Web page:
The Perfect Political Storm
For the majority of Houstonians, the instant disaster that poured down on Harris County at the witching hour June 9 was a strange sort of selective emergency. The air conditioner kept running in most homes, as did the fridge, the TV, even the notoriously finicky cable service that used to fritz out during strong showers.
Unlike Alicia in 1983, there had been no real wind with the disorganized Allison, no fallen trees blocking roadways, no downed power lines to cut off electricity, no blizzard of skyscraper glass over downtown. This time, residents outside the reach of the flood's murky fingers could wake up in relative comfort and watch the televised drama of countless rescues and the incredible bathtub-like vistas of water with toy vehicles to the horizon. It was all too real if you were out in it -- yet so surreal if you weren't.
The flood temporarily isolated the Insider's Heights neighborhood from points south by five blocked bridges, and the ice houses along White Oak quickly filled with thirsty, immobilized customers by the following midday. I-10 and I-45 overpasses became magnets for couples and families strolling above drowned vehicles and gaping in disbelief. Bikers on 10-speeds flitted down the blocked Katy Freeway to a point where it vanished into a dead sea of 16-wheelers beyond Shepherd-Durham.
Desperate rescues of motorists from the freeway the night before had ended and a holiday feel pervaded the sightseers. They would shortly trek back to make lunch in cool homes and settle down in front of the TV to catch KHOU's Dr. Neil Frank on a 15-minute rotation from the soggy Spirit of Texas studios. The station's anchors let everybody know ad nauseam that their fortress on Allen Parkway had partially flooded. The message: We're victims, just like you folks!
Because so many people watched from relative security, a massive outpouring of volunteerism from close at hand was possible and quickly became the theme of the news coverage -- Houstonians helping Houstonians. Equally cooperative was the weather, which promptly calmed down as the waters drained southward to the Gulf.
Onto this stage with its captive audience stepped Mayor Lee P. Brown, casually clad and projecting the one image he has spent his life perfecting: the solid, dependable chief of police, not glib and polished (for the mayor, an impossibility) but heartfelt, the master of disaster, in control and on the job. Feeling your pain, wading in the rain.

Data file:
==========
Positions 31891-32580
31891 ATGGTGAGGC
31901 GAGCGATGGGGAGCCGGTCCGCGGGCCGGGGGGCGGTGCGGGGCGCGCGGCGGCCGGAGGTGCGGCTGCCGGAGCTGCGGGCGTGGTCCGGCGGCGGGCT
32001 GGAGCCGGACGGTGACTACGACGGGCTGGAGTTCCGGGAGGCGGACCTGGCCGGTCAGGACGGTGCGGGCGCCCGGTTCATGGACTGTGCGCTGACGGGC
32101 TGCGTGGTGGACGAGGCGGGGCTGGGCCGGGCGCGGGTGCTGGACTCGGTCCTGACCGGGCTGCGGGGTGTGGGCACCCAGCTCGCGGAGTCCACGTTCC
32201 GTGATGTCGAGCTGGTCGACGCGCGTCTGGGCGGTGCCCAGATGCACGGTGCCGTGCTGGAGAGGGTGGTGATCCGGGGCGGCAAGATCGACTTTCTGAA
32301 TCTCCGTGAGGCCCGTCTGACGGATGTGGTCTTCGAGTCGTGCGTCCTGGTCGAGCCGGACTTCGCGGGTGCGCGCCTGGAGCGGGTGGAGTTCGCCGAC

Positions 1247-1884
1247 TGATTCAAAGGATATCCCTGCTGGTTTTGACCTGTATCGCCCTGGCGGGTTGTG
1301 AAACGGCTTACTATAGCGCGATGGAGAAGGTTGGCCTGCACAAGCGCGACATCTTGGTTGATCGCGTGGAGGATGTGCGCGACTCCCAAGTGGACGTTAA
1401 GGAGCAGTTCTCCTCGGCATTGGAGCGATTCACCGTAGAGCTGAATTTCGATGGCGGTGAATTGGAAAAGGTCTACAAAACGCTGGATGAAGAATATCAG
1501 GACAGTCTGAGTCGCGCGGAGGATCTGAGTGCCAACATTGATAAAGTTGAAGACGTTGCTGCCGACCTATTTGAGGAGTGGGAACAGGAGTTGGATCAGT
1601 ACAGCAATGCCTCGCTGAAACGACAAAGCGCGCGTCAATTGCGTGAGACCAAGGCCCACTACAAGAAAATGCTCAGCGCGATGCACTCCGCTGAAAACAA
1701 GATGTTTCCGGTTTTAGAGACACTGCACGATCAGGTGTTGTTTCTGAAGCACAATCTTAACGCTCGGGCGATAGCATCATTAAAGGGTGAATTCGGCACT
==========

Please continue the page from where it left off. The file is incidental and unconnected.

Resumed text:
The gods smiled on Lee again, just as they had during his fortuitous journey to the mayorship in 1997. When the skies opened he was not on tour in South Africa, not inaugurating Continental's service to Japan, not sightseeing in Egypt at Luxor, not jetsetting. For once, he was not Out-of-Town Brown. He should thank the stars and that political consultant who advised him to ditch the travel itinerary in 2001, at least until he bags his third and final term next November.
Harris County Commissioner El Franco Lee, whose precinct covered some of the hardest hit areas, was out of town when the storm struck, but no one noticed. County commissioners rarely assume prominent media positions during emergencies. They are secure in their seats and do not have to worry about challengers scoring political points in their absence.
The blame game which inevitably rages after deaths and multibillion- dollar losses also flowed around the mayor to other targets. The Federal Emergency Management Agency, headed by George W. Bush's onetime gubernatorial chief of staff Joe Allbaugh, quickly was hit with complaints about a sluggish response.
Why, asked the Monday morning quarterbacks, had the Texas Medical Center ignored flood studies and placed invaluable research projects and computers in flood-prone basements? Why were its precious backup water pumps partially inoperative due to poor maintenance?